The rocket was then put on the rail (overkill perhaps but it all but guaranteed that I'd be able to see the distinctive smoke trails during liftoff!) and hooked up with one of my homemade clip whips. Both motors ignited on all 3 flights. Liftoff was near vertical. A hundred feet or so up the rocket went into a spin leaving a very cool helix smoke trail.

Recovery:
Ejection was at or near apogee on all 3 flights. The first flight had the calmest conditions and it was obvious that ejection came a little on the early side. The second and third flights had slightly windier conditions causing the rocket to be more horizontal at ejection. This was the first times I used my 18" nylon Thrustline Aerospace chute and it was definitely a perfect match for this rocket. It opened quickly all 3 times and brought the rocket down comfortably without much drift. Considering the overall altitude of the flights, I felt I had reasonably short walks to retrieve the rocket afterwards. The rocket had no damage from recovery.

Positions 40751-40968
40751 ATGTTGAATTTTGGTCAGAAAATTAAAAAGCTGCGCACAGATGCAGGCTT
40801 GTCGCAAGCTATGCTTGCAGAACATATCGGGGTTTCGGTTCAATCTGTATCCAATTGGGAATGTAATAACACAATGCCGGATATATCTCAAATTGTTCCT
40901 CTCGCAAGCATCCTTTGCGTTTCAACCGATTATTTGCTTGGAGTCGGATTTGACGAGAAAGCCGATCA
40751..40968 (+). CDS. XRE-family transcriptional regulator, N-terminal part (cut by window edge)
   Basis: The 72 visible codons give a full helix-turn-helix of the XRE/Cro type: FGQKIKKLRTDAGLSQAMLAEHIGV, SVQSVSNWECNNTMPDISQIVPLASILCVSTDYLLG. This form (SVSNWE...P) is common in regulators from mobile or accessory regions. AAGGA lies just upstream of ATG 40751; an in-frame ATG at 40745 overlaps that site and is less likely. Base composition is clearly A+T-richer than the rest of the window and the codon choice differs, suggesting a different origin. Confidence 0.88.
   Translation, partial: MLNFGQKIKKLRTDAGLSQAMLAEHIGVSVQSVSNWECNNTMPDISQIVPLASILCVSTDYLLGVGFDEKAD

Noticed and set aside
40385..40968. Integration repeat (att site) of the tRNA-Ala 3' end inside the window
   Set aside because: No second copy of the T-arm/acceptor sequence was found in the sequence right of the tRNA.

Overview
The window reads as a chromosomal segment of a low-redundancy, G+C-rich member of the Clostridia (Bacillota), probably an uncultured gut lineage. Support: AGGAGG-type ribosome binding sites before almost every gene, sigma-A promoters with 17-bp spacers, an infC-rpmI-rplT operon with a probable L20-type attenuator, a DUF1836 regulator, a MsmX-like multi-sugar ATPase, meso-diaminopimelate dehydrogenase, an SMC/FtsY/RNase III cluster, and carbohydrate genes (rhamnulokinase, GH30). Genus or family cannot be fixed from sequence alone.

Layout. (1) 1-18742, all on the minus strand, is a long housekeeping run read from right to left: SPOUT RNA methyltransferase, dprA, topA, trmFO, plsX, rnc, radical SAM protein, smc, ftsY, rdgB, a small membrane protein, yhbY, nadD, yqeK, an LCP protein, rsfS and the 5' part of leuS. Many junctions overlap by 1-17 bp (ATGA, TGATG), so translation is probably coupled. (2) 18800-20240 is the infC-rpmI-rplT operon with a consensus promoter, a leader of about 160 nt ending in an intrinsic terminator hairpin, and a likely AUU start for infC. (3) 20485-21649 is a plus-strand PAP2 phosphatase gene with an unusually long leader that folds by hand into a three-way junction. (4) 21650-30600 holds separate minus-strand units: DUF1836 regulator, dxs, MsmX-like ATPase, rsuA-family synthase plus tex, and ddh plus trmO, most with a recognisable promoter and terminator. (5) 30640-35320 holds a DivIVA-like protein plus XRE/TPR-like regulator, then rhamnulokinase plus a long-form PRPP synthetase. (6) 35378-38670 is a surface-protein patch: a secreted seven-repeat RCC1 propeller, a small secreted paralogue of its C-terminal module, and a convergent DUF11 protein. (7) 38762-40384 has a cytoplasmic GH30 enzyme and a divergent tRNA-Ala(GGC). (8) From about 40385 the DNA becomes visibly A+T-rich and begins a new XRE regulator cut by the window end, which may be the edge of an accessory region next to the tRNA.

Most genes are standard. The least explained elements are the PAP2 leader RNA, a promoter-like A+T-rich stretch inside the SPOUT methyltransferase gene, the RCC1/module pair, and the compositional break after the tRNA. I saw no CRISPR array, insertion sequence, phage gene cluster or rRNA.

(Scratch) Deuce's Wild! Upscale After the second flight though, I noticed there was noticeable bubbling of the paint on the motor tubes just above where the motors were located. Putting my finger inside the tube, it doesn't appear to be any damage to the tube (other than a build up of BP residue). I wanted to fly it initially on D12s but I'm planning on getting some E9-8s in the future.

Summary:
This was a fun project and was as easy as building the original. Acquiring the parts was super easy thanks to FlisKits making them available for sale on their website. In fact, the parts didn't cost noticeably more than buying the original kit! Anyone who has built the original shouldn't have any difficulties recreating this larger version. Bigger IS better!